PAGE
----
Trump's Door In Our Face

In psychology, there’s a technique for getting others to do what you want that's known as the “Door In The Face” technique. It’s a simple, but incredibly effective, method that works like this: if you want something, ask for something far more extreme first. After the inevitable freak-out and refusal, moderate your request by asking for the thing you truly want. Confronted by your sudden acquiescence and the seeming moderation of your position, people are far more likely to agree to your second demand or request, even if it's something they would never have considered originally. The Door In The Face technique is one of the most common ways people try to get what they want, so much so that people who’ve never even heard the name have been found to use it in their everyday lives.

This technique has been coming up quite a bit recently in politics, albeit construed in a different manner, the idea that we're “grading Trump on a curve.” What this phrase really wants to say is that we accept things from him we would tolerate in no other president, simply because it’s better than some of the other things he does or says he might do. The sane brand of unacceptable behavior feels refreshing because it’s at least sane, so we let it slide. This is, of course, dangerous. Accepting the hitherto unacceptable from him simply because he’s more extreme than any other president we've had only encourages the kind of behavior we should be actively working to prevent. In a child, this is unfortunate. In the leader of the free world, it’s downright dangerous.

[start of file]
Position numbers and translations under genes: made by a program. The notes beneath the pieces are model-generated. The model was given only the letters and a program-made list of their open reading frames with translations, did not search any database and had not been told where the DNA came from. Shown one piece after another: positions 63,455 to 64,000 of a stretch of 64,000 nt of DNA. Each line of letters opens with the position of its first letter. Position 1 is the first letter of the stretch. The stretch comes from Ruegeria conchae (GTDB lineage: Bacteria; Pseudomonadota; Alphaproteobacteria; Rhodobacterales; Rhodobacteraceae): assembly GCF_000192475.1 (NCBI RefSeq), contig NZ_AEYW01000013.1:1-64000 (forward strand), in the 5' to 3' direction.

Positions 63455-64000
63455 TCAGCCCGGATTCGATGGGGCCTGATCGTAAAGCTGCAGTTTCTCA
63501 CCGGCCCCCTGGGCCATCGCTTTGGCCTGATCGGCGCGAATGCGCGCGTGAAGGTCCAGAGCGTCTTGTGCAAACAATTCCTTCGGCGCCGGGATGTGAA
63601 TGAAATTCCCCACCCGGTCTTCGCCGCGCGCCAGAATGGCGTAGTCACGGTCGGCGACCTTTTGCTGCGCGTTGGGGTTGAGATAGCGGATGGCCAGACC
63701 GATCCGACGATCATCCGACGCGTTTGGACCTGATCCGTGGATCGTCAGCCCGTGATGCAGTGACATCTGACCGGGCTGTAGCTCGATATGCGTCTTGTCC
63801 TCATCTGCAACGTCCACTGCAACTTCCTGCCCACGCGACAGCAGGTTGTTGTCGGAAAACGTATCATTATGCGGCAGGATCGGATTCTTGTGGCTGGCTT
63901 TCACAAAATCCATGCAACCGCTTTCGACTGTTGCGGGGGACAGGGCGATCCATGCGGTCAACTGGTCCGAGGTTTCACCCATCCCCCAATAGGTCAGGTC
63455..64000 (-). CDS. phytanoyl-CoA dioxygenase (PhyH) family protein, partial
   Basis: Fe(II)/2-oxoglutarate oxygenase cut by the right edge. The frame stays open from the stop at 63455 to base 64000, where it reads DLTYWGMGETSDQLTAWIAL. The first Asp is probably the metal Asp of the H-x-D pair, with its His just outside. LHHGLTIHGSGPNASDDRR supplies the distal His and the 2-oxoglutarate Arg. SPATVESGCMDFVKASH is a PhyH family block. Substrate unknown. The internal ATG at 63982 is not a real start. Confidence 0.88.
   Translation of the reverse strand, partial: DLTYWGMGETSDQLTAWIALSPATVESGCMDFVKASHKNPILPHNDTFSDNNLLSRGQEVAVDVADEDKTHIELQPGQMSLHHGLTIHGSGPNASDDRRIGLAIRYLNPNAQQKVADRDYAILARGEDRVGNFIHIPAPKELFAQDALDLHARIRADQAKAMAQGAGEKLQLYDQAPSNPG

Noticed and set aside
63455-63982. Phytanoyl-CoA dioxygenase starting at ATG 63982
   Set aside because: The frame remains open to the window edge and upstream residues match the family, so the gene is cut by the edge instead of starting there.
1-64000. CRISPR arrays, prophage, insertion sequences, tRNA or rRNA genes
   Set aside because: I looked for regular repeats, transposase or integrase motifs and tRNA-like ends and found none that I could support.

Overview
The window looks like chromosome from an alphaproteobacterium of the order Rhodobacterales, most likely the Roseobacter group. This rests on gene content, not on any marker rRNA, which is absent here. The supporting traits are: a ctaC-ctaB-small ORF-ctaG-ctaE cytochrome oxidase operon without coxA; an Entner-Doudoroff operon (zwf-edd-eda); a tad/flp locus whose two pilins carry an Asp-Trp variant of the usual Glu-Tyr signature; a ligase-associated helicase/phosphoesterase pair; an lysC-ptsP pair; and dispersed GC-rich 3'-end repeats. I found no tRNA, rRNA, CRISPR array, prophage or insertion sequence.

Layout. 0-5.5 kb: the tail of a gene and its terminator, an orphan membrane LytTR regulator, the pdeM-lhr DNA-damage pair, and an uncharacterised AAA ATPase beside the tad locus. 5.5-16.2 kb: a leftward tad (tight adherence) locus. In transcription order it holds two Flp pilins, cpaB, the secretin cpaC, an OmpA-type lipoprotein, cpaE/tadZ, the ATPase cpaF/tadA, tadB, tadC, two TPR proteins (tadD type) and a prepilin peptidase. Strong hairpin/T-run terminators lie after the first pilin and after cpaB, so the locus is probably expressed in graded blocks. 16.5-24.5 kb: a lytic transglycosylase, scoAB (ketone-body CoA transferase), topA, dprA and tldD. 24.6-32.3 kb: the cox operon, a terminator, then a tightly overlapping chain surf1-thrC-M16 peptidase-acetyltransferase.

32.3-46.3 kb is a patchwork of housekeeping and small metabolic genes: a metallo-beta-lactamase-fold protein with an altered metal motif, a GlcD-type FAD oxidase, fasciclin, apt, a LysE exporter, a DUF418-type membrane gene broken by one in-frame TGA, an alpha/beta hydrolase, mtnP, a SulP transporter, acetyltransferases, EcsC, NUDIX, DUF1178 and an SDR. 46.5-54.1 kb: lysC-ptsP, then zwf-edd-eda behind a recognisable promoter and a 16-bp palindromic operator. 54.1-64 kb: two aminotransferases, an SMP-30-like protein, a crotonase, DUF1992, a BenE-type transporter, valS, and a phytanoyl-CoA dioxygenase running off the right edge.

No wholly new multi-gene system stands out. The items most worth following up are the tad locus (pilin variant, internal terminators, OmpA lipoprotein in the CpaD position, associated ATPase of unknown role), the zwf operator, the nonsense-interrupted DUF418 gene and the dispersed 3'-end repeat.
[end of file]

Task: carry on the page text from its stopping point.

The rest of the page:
This is not, of course, to say that such techniques have never been used before. Indeed, proposing something extreme before moderating in order to appeal to more people might be one of the most frequently used techniques in all of politics. However, Trump’s presidency might be the first in which the president by his very nature pulls the Door In The Face technique on us. Anything he does that seems like the actions of a man who might be considered sane by a lenient psychologist is treated as acceptable, because it’s a refreshing moderation of his usual style. We’re dangerously permissive of him, accepting things we never would from a more reasonable president.

In other words, we need to stop grading this man on a curve. Neither his campaign nor his temperament can be used to excuse him of things we’d never excuse another acting president. Whether that’s a slightly less overtly racist travel ban, the appointing of his own remarkably unqualified daughter (sane though she might be) to an official advising position, or slightly tempered warmongering in the middle east, we need to hold him accountable for every mistake he makes ands not just the ones that live up to his TV personality, as we would any other president. After all, as president his choices will have lasting impact on us and the whole of the world. An insane campaign and troubling demeanor does not give our president a blank check to make bad choices

With excitement and optimism,